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Managing Partners Move On Managing partners have contracted a bad case of wanderlust of late. Michael O’Brien, previously the managing partner of King & Spalding’s New York office, has skipped on over to WilmerHale. O’Brien, who ran King & Spalding’s New York operations for four years, credits the move to WilmerHale’s “stronger platform” for his mergers and acquisitions, private equity, and all-around corporate practice. The cherry on top of O’Brien’s business this year was his representation of Caremark RX Inc. in its merger with CVS, a $26 billion transaction. “He has a wealth of experience, and we’re really pleased to have attracted him,” says William Perlstein, WilmerHale’s co-managing partner, adding, “One of our strategic goals in New York is to expand our corporate practice there.” The firm also wants to bolster its securities, litigation, and hedge fund work. Proskauer Rose snagged a managing partner as well. Trevor Chaplick, formerly the managing partner of Wilson Sonsini Goodrich & Rosati’s D.C. operations, practices corporate law, but he’s also sticking with management. Chaplick will co-head Proskauer’s D.C. office in addition to representing private and public companies and private equity groups. Chaplick says he wasn’t in the market, but the opportunity was too good to pass up, especially with the firm’s plans to open up shop overseas. “They’re pushing to expand internationally, and that was intriguing to me,” says Chaplick, noting that it’s that push that he hopes to be a part of. Popping By There were some thrills over at Venable when the King of Pop stopped by the firm’s D.C. office for a late July visit. But was it a legal matter that prompted Michael Jackson to put in an appearance? Or was the lure of the firm’s well-chronicled rooftop bocce ball tournament [see "All for the Love of Bocce," July 30, Page 40] just too much for the pop star’s competitive side to resist? The firm is keeping quiet on just why Jackson dropped by, as is Jackson’s publicist. But Venable has been representing Jackson since at least 2006, making good use of its year-old Los Angeles office. Ben Whitwell, a partner in L.A., is handling an insurance contract dispute for Jackson and his company, MJJ Productions, which are being sued by Travelers Indemnity Co. in the U.S. District Court for the Central District of California. According to recent court filings, however, it looks as though the two are moonwalking toward a settlement. This isn’t the first famous client the Baltimore-based firm has picked up. Tiger Woods also calls the firm home, when it comes to legal disputes, that is. Deals in the District What’s the big deal? Latham & Watkins found out when it provided counsel to Republic Property Trust, a real estate investment trust, in a merger. Liberty Property Trust acquired Republic at the end of last month in a deal that nudged the billion-dollar mark, coming in just shy at around $850 million. Republic owns commercial office buildings throughout the District and Northern Virginia. The Latham & Watkins team was led by Michael Schlesinger and Scott Herlihy, both corporate partners in the District. Venable’s Baltimore office provided Maryland counsel for Republic, with partner James Hanks Jr. leading the charge. In other D.C. deal news, Gibson, Dunn & Crutcher represented the Corporate Executive Board, a publicly traded company based in the District that advises corporate executives and other higher-ups, in a $59 million acquisition of Information Technology Toolbox Inc., which runs an online community where techies and other professionals go to share information. Mayer, Brown Showdown Mayer, Brown, Rowe & Maw’s legal woes have become, well, a little more woeful. The firm got hit with a $245 million lawsuit by Thomas H. Lee Partners, the private equity group that had a controlling stake in Refco Inc., a now-bankrupt company that Mayer, Brown represented. The suit, filed two weeks ago, alleges that Mayer, Brown assisted Refco in fraudulent activities. The firm is being represented by Williams & Connolly attorney John Villa, who offered a summary assessment of the case: “The firm’s reviewed the suit and finds it without merit. We will defend the lawsuit vigorously and are confident of a positive resolution of the matter.” The firm is also facing a $17 million lawsuit in conjunction with its representation of the bankrupt health care company CMGT.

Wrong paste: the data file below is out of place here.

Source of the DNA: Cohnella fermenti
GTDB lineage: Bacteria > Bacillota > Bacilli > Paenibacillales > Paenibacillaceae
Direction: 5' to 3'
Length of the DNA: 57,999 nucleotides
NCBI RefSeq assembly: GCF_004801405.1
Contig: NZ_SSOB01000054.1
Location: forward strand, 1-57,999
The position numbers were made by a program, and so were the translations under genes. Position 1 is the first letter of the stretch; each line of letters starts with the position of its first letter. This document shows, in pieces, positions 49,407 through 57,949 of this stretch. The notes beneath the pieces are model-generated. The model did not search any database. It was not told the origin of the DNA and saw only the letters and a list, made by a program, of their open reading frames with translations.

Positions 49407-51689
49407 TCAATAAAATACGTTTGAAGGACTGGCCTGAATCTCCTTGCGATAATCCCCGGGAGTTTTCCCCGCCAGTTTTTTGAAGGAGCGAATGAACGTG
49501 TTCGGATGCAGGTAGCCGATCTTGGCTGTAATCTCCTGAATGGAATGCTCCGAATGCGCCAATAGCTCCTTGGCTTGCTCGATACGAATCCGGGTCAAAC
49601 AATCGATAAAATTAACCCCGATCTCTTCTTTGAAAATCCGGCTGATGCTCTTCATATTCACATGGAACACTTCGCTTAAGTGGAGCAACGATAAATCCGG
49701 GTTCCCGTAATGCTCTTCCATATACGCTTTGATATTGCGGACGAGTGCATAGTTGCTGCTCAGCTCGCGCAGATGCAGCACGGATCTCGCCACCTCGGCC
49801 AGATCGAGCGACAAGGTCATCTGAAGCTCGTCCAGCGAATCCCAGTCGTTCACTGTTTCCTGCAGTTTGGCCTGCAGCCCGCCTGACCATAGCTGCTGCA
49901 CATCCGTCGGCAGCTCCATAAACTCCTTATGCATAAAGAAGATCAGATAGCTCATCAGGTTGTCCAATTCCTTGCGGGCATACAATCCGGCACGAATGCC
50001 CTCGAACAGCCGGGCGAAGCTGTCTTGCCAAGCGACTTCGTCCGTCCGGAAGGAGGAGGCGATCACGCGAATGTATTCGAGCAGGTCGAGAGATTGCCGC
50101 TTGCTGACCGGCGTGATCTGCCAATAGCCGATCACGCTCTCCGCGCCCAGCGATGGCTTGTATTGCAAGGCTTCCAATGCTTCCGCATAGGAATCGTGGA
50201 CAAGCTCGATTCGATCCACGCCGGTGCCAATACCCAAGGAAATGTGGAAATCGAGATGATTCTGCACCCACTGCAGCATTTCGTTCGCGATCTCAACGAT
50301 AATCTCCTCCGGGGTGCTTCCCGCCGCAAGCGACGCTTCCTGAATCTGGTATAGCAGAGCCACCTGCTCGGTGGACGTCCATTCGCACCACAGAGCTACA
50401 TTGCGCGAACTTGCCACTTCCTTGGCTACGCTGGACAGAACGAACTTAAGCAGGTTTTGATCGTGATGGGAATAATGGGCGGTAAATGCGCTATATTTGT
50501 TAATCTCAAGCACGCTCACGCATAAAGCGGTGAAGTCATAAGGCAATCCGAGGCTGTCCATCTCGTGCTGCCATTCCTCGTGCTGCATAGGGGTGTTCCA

Keeping Score is Legal Times’ weekly column devoted to the legal business scene. Got a tip? Contact Senior Editor Douglas McCollam at [email protected].

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